¶ 58 Because the third party beneficiary issue must be resolved by the district court on remand, we decline to address defendants' alternative argument regarding equitable estoppel here. We remand that issue for the district court to consider it as well, if necessary. In addressing equitable estoppel, the court and the parties should take into account Meister v. Stout, 2015 COA 60.

D. Arbitration Provisions in Purchase Agreements

¶ 59 In addition to the declaration, defendants also rely on the arbitration provisions in individual unit owners' purchase agreements. The applicability of the purchase agreements may arise on remand if the district court rules that Metropolitan Homes, Krause, and Kudla lack standing to enforce the declaration's arbitration provision. Therefore, we address defendants' arguments regarding the purchase agreements here.

¶ 60 Defendants contend that the district court erred in ruling that that the Association was not bound by individual unit owners' purchase agreements. We disagree.

¶ 61 As set forth above, a non-party to an agreement containing an arbitration provision generally may not compel or be subject to arbitration, unless that was the intent of the parties. See Eagle Ridge, 98 P.3d at 917. It is undisputed that neither the Association nor the three non-declarant defendants were parties to the purchase contracts between Metro Inverness and individual buyers.

¶ 62 The arbitration provision in those contracts states:

This provision covers all claims or disputes between Buyer and Seller that in any way arise out of, are related to, or involve this Contract, or its negotiation or allege breach, or the construction, design, inspection, geotechnical analysis, and/or sale of the Property. Any claims or disputes of Buyer or Seller that may be intertwined or connected with the above claims or disputes shall also be resolved in accordance with this Section 19. Buyer and Seller further agree that all employees or agents of Seller are third-party beneficiaries of this provision and that the terms and conditions hereof, including the arbitration provision, shall also apply to Seller's employees and agents.

¶ 63 Under the plain language of this provision, the arbitration clause only applies to disputes between the buyer and the seller, or seller's employees and agents. Although the provision specifically states that it applies to the seller's employees and agents as third- party beneficiaries, it contains no such reference to the Association. Thus, the plain language of the arbitration agreement does not indicate any intent to cover claims brought by the Association.

¶ 64 As the district court noted in its order, the Association brings claims on its own behalf, not on behalf individual unit owners. Moreover, the Association does not rely on the individual purchase contracts as a basis for its claims. Rather, its claims arise from independent tort duties and Colorado statutes. See, e.g., A.C. Excavating v. Yacht Club II Homeowners Ass'n, 114 P.3d 862, 867, 870 (Colo. 2005) (homebuilders have a duty of care independent of contract); Hoang v. Arbess, 80 P.3d 863, 867-70 (Colo.App. 2003) (builder's employees may be personally liable in tort for negligent construction, negligent misrepresentations, and CCPA violations). Therefore, we agree with the district court's conclusion that "because Plaintiff asserts rights on its own behalf rather than in its representative capacity, it cannot be bound to purchase agreements to which it was not a party."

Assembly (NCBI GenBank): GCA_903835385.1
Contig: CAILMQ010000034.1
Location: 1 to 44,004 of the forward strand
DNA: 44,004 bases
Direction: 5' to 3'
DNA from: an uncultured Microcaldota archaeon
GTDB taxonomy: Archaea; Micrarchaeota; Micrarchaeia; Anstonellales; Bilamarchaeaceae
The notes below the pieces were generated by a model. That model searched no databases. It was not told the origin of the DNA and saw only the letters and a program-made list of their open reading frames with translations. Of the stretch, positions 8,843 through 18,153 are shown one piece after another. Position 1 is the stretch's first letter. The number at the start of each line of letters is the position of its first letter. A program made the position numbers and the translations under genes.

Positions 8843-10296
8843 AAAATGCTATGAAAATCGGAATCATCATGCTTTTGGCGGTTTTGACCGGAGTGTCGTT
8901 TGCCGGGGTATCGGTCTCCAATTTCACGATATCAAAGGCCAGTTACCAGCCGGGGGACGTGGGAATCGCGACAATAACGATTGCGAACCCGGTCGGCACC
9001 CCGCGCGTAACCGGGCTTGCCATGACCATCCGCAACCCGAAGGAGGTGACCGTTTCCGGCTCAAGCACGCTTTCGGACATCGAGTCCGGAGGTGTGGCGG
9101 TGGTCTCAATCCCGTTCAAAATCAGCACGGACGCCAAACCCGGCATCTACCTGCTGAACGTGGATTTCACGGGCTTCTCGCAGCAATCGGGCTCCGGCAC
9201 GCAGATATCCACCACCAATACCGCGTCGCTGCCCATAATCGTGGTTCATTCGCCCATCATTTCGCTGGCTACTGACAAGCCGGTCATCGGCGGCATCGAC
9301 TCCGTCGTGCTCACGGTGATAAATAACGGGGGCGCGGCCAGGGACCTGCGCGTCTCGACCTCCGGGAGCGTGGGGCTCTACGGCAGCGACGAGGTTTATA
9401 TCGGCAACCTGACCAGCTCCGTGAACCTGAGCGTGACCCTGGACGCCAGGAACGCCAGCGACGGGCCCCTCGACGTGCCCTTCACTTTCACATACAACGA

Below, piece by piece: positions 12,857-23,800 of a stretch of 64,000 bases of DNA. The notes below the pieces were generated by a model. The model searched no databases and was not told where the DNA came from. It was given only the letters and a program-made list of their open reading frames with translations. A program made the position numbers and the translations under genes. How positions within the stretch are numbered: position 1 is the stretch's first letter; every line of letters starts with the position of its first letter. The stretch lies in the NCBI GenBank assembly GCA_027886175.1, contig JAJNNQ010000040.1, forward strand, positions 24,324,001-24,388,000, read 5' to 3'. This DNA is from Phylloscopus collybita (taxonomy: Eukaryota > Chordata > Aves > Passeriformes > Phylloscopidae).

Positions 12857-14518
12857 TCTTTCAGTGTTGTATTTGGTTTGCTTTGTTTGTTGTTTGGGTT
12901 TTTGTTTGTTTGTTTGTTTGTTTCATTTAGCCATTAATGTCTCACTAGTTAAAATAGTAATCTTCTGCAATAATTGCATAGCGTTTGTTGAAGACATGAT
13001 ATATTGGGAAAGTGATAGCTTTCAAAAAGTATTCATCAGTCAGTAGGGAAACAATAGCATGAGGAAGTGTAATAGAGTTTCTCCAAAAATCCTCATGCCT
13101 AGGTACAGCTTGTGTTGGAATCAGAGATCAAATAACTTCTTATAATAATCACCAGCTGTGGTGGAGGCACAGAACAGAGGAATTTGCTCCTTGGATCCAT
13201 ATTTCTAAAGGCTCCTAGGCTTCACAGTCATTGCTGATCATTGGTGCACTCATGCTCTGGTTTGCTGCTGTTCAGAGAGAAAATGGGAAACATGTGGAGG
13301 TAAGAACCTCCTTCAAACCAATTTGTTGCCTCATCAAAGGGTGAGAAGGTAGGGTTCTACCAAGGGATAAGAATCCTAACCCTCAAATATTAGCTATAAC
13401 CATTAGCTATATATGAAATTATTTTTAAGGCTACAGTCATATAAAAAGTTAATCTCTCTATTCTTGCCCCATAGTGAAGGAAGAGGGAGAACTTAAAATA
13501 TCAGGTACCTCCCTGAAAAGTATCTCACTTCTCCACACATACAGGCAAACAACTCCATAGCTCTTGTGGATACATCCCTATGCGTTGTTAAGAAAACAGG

¶ 65 We are not persuaded that the Association's claims arise from the purchase agreements because the complaint mentions defects in individual units. As we read the complaint, the Association seeks damages only on its own behalf based on its responsibility to repair defects in common areas of the Project and resulting damage to other parts of the Project caused by those defects. The complaint does not assert individual unit owners' claims for damages.

¶ 66 In sum, the Association is not a party to the individual unit owners' purchase agreements, its claims do not arise from those agreements, and it does not bring claims on behalf of individual unit owners. Under these circumstances, we conclude that the Association cannot be bound by the arbitration provisions in individual unit owners' purchase agreements. Accordingly, we affirm the district court's ruling that the purchase agreements do not require arbitration in this case.

E. CCPA Claims

¶ 67 Finally, we reject the Association's contention that its CCPA claims are non-arbitrable.

¶ 68 The district court did not rule on this issue because it denied defendants' motion on other grounds. Because this raises a pure issue of statutory interpretation that we review de novo, see Klinger, 130 P.3d at 1031, we resolve the issue here rather than remanding to the district court. See Munoz v. Indus. Claim Appeals Office, 271 P.3d 547, 550 (Colo.App. 2011).

¶ 69 The CCPA states that its provisions "shall be available in a civil action for any claim against any person who has engaged in or caused another to engage in any deceptive trade practice listed." § 6-1-113(1), C.R.S. 2014 (emphasis added). The Association contends that this section precludes arbitration of CCPA claims, relying primarily on Lambdin v. District Court, 903 P.2d 1126 (Colo. 1995).

¶ 70 In Triple Crown, 2013 COA 150M, a division of this court rejected a similar argument by an association that CCPA claims were non-arbitrable. We find its analysis persuasive here:

In arguing that this right precludes mandatory arbitration, the Association's reliance on Ingold v. AIMCO/Bluffs, L.L.C. Apartments, 159 P.3d 116 (Colo. 2007), and Lambdin v. District Court, 903 P.2d 1126 (Colo. 1995), is unpersuasive. In both cases, the supreme court's analysis turned on the respective statutes' nonwaiver provisions. In contrast, the CCPA does not include a nonwaiver provision.
Therefore, we decline to extend the reasoning of Ingold and Lambdin to the CCPA. Accordingly, we conclude that the right to a civil action provided by the CCPA does not invalidate enforcement of [the arbitration clause].

Id. at ¶¶ 44-45 (citations omitted). Contrary to the Association's argument, we perceive no inconsistency between the analysis in Triple Crown and the supreme court opinions on which it relies.

¶ 71 The General Assembly could have explicitly provided that the right to a "civil action" under CCPA section 6-1-113 was non-waivable, but it has chosen not to do so. Therefore, we conclude that the Association's CCPA claims are subject to the arbitration agreement in the declaration.

III. Conclusion

¶ 72 The order is reversed in part and affirmed in part, and the case is remanded for entry of an order compelling arbitration of the Association's claims against Metro Inverness and for further proceedings to determine whether the claims against the other defendants must be arbitrated.

JUDGE STERNBERG [*] and JUDGE VOGT concur.